I’ve been sitting on these words for a while — half out of frustration, half because they weren’t good enough, and half because dammit — I’m not sure I know exactly what I want to say.
This year, I’ve found myself battling a few health things behind the scenes, had to have some conversations regarding my personal health, and even be faced with questions and concerns that — still at the time of writing this — I am not quite sure I feel ready for.
And to add into the mix: I have a very online role in a very online career path — community work.
Community work is one of those roles that requires a lot of humanness. It requires empathy, understanding, and spending a lot of your time doing things that don’t scale.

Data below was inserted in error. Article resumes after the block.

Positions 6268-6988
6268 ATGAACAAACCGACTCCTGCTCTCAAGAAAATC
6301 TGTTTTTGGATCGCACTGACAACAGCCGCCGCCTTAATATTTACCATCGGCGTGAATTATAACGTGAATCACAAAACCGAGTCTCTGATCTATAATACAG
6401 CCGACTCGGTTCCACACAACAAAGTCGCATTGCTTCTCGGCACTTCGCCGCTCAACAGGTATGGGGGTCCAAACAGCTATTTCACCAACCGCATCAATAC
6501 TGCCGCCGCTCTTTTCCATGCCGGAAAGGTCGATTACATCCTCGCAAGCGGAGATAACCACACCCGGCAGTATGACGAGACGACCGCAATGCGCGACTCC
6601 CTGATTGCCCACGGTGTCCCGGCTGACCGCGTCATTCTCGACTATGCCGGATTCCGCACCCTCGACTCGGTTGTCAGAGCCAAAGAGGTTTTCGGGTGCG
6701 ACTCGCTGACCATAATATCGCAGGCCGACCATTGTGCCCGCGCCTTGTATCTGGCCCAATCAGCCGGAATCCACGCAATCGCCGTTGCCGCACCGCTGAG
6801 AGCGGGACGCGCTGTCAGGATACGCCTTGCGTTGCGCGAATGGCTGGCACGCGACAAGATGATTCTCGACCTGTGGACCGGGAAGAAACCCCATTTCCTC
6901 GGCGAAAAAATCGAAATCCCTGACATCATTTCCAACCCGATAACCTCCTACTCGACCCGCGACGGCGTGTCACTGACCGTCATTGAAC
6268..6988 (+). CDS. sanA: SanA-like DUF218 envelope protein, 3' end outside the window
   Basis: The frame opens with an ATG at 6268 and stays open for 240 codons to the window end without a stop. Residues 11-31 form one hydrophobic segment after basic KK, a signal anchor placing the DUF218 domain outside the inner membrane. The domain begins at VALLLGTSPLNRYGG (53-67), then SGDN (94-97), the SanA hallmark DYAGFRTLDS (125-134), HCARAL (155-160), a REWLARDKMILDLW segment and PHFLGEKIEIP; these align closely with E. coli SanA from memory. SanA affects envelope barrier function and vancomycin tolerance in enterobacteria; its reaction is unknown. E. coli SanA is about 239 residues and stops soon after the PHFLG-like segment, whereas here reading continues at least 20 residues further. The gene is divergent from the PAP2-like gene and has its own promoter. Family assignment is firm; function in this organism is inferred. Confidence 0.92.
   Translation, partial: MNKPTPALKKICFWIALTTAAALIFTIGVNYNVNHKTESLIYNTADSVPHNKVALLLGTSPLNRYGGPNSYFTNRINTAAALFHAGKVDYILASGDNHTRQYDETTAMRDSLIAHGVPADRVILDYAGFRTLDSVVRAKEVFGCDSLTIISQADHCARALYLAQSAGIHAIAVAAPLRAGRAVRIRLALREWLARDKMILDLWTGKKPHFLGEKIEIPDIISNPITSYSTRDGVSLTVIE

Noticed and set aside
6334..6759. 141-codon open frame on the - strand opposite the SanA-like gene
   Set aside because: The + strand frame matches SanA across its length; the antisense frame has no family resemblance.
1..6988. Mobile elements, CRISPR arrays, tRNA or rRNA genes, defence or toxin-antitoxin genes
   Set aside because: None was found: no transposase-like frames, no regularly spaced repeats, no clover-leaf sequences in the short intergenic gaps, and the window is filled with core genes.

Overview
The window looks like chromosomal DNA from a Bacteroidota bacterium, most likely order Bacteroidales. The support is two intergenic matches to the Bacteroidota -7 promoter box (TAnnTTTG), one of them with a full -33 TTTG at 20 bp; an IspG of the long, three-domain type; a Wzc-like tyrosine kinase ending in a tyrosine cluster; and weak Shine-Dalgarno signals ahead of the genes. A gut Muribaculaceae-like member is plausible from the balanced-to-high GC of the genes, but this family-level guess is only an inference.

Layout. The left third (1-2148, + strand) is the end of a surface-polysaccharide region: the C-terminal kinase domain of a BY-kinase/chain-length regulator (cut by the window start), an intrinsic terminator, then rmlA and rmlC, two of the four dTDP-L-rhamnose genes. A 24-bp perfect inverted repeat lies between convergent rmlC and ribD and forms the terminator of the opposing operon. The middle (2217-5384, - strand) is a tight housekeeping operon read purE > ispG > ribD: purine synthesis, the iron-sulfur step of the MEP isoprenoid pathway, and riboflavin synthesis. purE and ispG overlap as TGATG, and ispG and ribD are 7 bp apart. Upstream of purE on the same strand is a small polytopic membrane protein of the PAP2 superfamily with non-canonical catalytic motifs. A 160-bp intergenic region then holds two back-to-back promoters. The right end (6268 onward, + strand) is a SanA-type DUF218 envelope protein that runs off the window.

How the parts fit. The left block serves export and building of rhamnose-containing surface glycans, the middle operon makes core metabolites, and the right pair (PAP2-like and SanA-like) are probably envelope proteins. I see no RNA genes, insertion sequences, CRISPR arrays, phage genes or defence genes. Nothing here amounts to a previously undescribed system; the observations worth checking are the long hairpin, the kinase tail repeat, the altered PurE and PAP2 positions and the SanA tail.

I’ve spoken with many about the rise of the empathy worker and its importance in a world that has been so overly and algorithmically discussed — but what happens when we don’t have safeguards for these empathy workers?
As we come to rely on empathy roles in society more and more, what does it mean to hit the panic button? What happens when the systems that do not scale hit bandwidth? How do we recover our human spirit to fight against biased systems another day?
With the rise of the empathy worker, we must also normalize the rise of caring for our colleagues, friends, and collaborators. Otherwise, we let the systems that have us reaching for connection, empathy, and kindness in the first place win.
What does it look like when the panic button is hit?
Maybe it’s not an immediate pull cord like you’d have with a parachute or an eject button. I am beginning to wonder if it’s more of a slow, steady descent into collapse that we’re seeing right in front of our eyes in real time.